Fiennes: If British team can’t make the coldest trek, Norwegians will

2013-03-05 00:00

CAPE TOWN — Within the first three minutes of his media conference yesterday, Sir Ranulph Fiennes used the word “frustrating” five times.

“It is terribly frustrating. I’ve been working on the project for five years without pay,” the British adventurer said of having to quit his wintertime Antarctic crossing because of frostbite.

“Now I’ll have to make the best of the bad situation,” he said in London.

He had to be evacuated from Antarctica last week, leaving behind his team of five to attempt the “Coldest Journey” without him after suffering severe frostbite when he took off a glove to adjust a ski binding. He is set to have surgery that may see him lose parts of two fingers.

“I was doing my ski exercise for the day when there was suddenly a whiteout. All I could see were my black skis. I skied cautiously back on the route that I had followed the day before.”

Swerving in and out of the ski tracks loosened the bindings. He tried to tighten them while wearing his bulky gloves but, failing to do so, took off an outer glove and grasped the metal with only a liner glove.

This immediately caused frostbite on the same hand that had been damaged in a similar way in 2000. His attempts took about 20 minutes in a temperature of -33C. “One can sit and do nothing and die,” he said of the risk, “or you can do something”.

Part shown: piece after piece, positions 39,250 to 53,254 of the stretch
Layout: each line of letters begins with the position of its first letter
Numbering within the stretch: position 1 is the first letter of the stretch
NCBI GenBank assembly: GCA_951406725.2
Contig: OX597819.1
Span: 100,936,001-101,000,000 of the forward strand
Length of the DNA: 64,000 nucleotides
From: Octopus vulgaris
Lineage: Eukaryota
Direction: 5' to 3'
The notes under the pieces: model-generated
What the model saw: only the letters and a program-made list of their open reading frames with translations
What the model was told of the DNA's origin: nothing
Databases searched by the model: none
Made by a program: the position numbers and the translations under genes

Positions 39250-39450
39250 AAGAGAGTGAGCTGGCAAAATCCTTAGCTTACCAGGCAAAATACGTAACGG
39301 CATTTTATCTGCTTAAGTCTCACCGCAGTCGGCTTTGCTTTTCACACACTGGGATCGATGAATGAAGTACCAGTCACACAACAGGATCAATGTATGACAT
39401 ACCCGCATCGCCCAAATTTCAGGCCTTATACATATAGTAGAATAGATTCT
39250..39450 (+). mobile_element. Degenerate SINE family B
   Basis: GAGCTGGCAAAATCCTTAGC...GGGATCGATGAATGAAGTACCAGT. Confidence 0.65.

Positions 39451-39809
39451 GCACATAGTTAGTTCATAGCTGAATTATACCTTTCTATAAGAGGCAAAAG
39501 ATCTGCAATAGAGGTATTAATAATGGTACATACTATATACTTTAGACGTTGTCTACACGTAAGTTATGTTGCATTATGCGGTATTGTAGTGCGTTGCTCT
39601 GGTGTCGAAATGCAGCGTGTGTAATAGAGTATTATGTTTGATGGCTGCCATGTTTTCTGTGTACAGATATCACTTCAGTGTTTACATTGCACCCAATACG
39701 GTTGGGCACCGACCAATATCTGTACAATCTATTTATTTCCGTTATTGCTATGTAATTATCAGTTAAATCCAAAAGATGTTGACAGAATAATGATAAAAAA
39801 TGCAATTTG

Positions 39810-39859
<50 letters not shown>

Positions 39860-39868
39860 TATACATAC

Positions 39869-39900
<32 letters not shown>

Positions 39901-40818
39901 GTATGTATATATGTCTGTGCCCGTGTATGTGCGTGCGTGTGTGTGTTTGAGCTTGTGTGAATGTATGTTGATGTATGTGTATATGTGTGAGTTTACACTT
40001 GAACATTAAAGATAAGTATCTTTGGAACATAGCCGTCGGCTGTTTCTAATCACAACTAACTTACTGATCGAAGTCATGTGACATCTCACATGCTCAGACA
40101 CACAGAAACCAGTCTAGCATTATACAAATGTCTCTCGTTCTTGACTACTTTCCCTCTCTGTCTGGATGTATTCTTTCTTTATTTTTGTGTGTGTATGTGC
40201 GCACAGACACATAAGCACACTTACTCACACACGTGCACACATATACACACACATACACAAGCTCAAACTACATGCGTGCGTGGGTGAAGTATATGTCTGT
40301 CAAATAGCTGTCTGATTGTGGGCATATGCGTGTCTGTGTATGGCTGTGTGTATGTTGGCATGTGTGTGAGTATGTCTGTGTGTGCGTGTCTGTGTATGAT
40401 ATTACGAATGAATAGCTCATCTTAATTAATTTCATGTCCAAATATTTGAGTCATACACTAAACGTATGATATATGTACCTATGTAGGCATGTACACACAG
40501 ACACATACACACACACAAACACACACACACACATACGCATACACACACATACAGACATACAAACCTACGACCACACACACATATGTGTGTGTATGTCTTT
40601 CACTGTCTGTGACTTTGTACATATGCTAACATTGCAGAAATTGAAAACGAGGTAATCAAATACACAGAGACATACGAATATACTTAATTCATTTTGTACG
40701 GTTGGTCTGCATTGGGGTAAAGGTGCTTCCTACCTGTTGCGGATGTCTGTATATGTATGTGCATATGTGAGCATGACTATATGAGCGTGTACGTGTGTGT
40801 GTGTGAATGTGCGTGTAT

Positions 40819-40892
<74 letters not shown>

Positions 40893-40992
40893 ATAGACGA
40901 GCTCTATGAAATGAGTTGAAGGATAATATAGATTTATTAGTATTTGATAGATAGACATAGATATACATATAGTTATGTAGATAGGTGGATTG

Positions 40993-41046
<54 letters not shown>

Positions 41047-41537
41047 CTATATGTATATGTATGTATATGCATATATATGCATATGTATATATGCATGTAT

He was treated immediately when he rejoined the team and it was decided that he should leave the expedition. The other five team members — Brian Newham, Ian Prickett, Dr Ron Lambert, Spencer Smirl and Richmond Dykes — decided to continue.

Fiennes had nothing but praise for them. “From my side I have done everything possible to make it a success.” The team have established their last food and fuel depot and are ready to start the journey in caterpillar tractors on March 20. The crossing will be attempted on skis.

Although the dream is not in his destiny now, he believes it is indeed possible.

“I am certain the Norwegians will achieve it within the next five years,” he said of the old competitors in the world of Antarctic adventure. “The only reason they haven’t done it yet is because they know the risks.”

And what of his future?

“Ask me when my wife’s here,” he laughed.

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